The hotel design process seems poised for some major changes in the coming years, many of which are being driven by advances in technology.
In fact, architects are already designing things like apartment buildings that use custom 3D-printed pods, as well as pop-up hotels that can be temporarily set up anywhere, including among the world’s most impressive and scenic vistas. Now, a graduate student studying architecture at the University of Nevada, Las Vegas has created a concept that could combine the physical process of travelling from one place to another with a luxury hotel stay.
While it’s still far too early to call this the future of the hospitality, this futuristic design model does provide us with a fun glimpse at some of the things that may be possible in the near future. The students name is , and he has called his design the “Hyperloop Hotel.”
The concept has already won accolades, landing Siebrecht among two student finalists vying for the 2017 Radical Innovation Award, which is given out annually to the most imaginative hotel design concepts in the hospitality industry. What Siebrecht’s concept does is link 13 hotels in popular cities in the United States — including Washington D.C., Chicago Las Vegas, Seattle Portland, San Francisco and Austin — together by using a gigantic pneumatic tube for transportation.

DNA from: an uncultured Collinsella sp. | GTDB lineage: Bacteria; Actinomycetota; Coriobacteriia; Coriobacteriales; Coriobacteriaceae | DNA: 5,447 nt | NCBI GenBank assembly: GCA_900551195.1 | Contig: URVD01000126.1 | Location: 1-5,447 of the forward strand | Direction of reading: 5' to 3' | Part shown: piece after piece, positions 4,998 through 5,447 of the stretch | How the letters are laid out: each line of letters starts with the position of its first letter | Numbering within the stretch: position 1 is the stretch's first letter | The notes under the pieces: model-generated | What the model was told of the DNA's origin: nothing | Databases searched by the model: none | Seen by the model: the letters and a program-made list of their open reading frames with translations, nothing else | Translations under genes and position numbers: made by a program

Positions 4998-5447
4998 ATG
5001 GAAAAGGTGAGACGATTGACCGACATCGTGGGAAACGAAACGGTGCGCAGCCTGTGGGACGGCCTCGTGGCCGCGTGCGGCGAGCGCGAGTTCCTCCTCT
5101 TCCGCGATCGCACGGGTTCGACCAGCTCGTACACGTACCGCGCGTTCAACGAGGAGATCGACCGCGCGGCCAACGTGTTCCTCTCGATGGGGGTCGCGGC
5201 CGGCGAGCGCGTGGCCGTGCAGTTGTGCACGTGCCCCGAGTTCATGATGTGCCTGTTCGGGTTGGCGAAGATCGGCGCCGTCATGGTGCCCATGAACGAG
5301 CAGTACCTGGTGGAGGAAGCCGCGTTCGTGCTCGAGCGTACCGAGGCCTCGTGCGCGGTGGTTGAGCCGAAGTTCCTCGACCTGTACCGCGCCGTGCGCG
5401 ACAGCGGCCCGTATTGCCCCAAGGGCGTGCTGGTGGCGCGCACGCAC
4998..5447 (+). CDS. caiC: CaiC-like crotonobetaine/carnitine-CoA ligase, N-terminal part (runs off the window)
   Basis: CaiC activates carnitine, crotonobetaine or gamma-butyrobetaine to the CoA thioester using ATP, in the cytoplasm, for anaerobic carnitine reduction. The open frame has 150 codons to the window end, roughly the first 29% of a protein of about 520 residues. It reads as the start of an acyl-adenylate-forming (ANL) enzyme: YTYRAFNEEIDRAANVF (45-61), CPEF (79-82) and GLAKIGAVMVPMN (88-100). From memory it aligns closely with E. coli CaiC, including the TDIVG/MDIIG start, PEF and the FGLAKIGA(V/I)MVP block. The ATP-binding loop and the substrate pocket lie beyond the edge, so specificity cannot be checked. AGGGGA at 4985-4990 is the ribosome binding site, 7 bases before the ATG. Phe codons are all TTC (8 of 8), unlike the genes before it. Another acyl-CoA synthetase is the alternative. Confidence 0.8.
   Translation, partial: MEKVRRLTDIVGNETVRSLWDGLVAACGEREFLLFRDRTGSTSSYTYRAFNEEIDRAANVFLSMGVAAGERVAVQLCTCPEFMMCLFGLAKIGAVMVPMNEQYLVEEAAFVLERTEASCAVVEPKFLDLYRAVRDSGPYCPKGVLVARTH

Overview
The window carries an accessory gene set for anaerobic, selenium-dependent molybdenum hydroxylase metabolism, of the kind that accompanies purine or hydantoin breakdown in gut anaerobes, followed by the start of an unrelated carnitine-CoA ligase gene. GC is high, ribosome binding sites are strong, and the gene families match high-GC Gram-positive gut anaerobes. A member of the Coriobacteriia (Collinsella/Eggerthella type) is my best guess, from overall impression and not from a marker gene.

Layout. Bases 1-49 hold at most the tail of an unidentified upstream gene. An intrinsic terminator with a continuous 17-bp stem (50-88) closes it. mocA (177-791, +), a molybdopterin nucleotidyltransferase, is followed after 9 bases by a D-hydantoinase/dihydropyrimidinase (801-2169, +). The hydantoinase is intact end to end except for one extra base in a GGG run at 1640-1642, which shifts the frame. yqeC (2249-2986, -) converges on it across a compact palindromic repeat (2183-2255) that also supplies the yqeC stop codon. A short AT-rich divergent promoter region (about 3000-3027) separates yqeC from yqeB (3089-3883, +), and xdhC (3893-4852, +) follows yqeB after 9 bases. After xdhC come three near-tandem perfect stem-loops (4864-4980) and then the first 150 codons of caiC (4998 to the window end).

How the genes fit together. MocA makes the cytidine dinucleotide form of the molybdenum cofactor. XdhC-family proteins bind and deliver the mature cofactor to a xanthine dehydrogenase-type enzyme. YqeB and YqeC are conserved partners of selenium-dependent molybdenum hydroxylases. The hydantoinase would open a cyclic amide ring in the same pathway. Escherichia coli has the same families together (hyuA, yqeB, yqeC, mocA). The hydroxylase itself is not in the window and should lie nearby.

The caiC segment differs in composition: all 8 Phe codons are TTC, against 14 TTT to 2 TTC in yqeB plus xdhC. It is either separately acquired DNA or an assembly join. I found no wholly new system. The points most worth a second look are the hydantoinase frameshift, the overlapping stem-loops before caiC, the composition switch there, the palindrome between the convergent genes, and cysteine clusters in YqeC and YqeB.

In a concept that feels like it’s taken right out of a sci-fi movie, guests would stay in modular pods that would be loaded into this transportation system and then passed between cities at supersonic speeds, easily slotting in a corresponding hotel in the next city upon arrival.
The practical implications of this are astounding, and would have the potential to change not only the industry but the way people think about planning vacations, as well as business travel. The idea for this design actually came from something called Hyperloop One, which is an actual hyperloop mode of travel that is being developed in the barren area north of Las Vegas. The roots of this idea date back to 1909, when it was first proposed by Robert Goddard, who was a pioneer in rockets. It has been revived by Elon Musk, the owner of Tesla, who in 2013 penned a White Paper that proposed using low pressure tubes to create efficient, expedient and environmentally-friendly transportation between major cities.
By Siebrecht’s count, building a hyperloop hotel concept would require $10 million per hotel. His proposal calls for suites/pods that would also be constructed from repurposed shipping containers, and would contain all the standard touches travelers expect to find in hotels, including an office, a living room space, a bedroom and a bathroom. There are currently no plans to actually build Siebrecht’s hyperloop hotel, but the Hyperloop One project north of Las Vegas is aiming to have a transport tube test track that is up and running by the year 2020. Siebrecht estimates that it would take about 10 years to build these hotels.